Wooden porch screens: The setup

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We have several porches around our 1820 Federal style house, and no two of them are the same. Off the driveway we have an entrance porch, which I largely rebuilt last year (photo), and above that is a classic sleeping porch. Before the days of air conditioning, sleeping porches allowed you to catch the breezes all night while you were protected from the weather and the bugs. That meant some sort of screening.

Our sleeping porch has screened windows on two sides, with a movable screened window tucked between a chimney and the house on a third. It’s a pleasant room with a stained beadboard ceiling.

Sleeping porch - inside

A couple of years ago I was painting that side of the house and I took down two of the wooden screens. The wood had gotten punky in some areas and the screens needed to be replaced. I decided that I would rebuild the screens completely and let the old ones sit outside.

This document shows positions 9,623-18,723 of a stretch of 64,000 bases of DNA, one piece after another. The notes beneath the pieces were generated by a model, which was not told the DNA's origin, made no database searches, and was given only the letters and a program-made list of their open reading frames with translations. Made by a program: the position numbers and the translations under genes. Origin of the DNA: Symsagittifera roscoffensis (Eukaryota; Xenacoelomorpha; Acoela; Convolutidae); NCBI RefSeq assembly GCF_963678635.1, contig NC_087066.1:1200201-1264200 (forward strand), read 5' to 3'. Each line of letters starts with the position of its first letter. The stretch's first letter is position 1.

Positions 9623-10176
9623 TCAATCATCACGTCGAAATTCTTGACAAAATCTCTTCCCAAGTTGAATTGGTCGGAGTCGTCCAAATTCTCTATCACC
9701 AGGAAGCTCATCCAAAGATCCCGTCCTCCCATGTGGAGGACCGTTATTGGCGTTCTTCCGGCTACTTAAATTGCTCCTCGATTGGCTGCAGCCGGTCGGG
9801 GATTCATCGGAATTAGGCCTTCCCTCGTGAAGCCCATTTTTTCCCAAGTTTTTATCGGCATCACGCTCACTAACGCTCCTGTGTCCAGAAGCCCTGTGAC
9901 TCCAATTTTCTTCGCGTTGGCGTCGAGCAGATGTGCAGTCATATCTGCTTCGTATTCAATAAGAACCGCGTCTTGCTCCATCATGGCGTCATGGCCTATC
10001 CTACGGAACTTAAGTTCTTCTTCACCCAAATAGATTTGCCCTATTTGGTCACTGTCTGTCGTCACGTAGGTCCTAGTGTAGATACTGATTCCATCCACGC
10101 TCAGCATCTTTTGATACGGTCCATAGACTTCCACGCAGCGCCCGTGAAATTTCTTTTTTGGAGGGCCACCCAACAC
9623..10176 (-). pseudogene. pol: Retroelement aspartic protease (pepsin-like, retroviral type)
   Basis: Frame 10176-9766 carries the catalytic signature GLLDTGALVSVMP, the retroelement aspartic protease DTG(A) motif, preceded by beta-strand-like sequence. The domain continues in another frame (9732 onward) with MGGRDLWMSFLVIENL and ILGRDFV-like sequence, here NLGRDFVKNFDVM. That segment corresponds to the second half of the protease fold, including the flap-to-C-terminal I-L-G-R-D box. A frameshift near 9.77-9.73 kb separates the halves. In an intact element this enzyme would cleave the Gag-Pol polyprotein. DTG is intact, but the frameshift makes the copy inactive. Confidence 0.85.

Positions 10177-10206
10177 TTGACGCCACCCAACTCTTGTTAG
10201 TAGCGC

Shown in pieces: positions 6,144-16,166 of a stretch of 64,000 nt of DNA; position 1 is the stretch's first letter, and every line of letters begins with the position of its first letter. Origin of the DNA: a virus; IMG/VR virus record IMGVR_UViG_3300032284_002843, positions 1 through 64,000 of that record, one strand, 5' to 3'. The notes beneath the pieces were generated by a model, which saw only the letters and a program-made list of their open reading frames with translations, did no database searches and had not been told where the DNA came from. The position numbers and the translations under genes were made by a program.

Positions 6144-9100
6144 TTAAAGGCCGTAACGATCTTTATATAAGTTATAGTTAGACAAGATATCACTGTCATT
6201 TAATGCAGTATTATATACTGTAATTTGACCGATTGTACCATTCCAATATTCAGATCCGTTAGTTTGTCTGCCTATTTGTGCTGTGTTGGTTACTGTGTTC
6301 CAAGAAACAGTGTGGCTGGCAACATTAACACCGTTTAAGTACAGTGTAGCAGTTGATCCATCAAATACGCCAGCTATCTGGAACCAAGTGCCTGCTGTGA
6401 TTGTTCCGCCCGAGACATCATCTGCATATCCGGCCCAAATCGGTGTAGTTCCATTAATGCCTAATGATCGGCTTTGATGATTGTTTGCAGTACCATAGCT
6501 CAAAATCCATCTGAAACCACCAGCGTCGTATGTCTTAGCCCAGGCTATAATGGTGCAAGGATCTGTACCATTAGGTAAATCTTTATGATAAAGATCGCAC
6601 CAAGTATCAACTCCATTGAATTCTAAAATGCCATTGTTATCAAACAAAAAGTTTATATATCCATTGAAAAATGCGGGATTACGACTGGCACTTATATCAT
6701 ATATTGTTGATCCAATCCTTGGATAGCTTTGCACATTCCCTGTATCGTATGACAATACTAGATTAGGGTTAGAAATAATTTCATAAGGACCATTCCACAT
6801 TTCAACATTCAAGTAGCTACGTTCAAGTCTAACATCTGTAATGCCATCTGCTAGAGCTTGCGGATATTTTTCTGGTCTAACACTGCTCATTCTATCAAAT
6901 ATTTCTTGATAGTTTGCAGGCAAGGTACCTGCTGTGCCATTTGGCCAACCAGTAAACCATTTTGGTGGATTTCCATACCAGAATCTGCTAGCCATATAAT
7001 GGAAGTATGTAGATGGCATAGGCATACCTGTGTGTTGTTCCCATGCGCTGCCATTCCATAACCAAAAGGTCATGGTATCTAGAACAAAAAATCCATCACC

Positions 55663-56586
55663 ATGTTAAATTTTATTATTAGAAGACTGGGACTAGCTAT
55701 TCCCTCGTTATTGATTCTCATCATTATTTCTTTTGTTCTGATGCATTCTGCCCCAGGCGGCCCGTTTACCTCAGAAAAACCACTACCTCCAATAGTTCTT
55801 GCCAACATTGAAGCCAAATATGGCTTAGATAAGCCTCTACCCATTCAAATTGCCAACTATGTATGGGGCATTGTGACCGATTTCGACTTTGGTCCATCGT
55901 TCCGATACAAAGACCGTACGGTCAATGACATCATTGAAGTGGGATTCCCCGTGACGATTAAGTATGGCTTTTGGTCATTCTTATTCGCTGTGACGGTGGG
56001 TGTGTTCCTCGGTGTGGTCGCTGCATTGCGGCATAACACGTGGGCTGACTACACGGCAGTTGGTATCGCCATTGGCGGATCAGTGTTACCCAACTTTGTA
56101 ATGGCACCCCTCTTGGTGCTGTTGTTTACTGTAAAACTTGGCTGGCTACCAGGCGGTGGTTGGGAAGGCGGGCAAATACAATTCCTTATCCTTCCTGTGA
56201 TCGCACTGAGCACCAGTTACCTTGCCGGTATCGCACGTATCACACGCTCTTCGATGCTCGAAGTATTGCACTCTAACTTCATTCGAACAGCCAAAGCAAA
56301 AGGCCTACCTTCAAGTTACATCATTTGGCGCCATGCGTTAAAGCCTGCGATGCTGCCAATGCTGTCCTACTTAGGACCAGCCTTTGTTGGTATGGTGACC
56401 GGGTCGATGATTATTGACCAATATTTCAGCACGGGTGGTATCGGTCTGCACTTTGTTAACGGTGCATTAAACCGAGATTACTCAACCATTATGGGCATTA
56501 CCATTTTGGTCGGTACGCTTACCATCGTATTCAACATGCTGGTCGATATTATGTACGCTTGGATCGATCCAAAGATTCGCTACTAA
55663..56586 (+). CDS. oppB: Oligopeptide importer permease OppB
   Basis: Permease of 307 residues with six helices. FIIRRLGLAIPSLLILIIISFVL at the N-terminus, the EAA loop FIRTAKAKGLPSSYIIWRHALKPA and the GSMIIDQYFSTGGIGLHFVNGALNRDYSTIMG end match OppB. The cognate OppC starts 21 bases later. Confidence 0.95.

In this photo, the window with the missing screen in on the right. The windows themselves are about 15 feet (± 5 meters) up in the air.

Sleeping porch - outside

In the meanwhile, I found a good use for one of the screens I took down:

Old screen as garden gate

That’s not the permanent garden gate, but it will do for now.

Over a few entries to follow this one, I’ll show how I’ll build the wooden frames for the new screens, prime and paint them, install new aluminum screening, make and attach new trim molding, and then put the new screens in place on the porch.

Next: Starting construction


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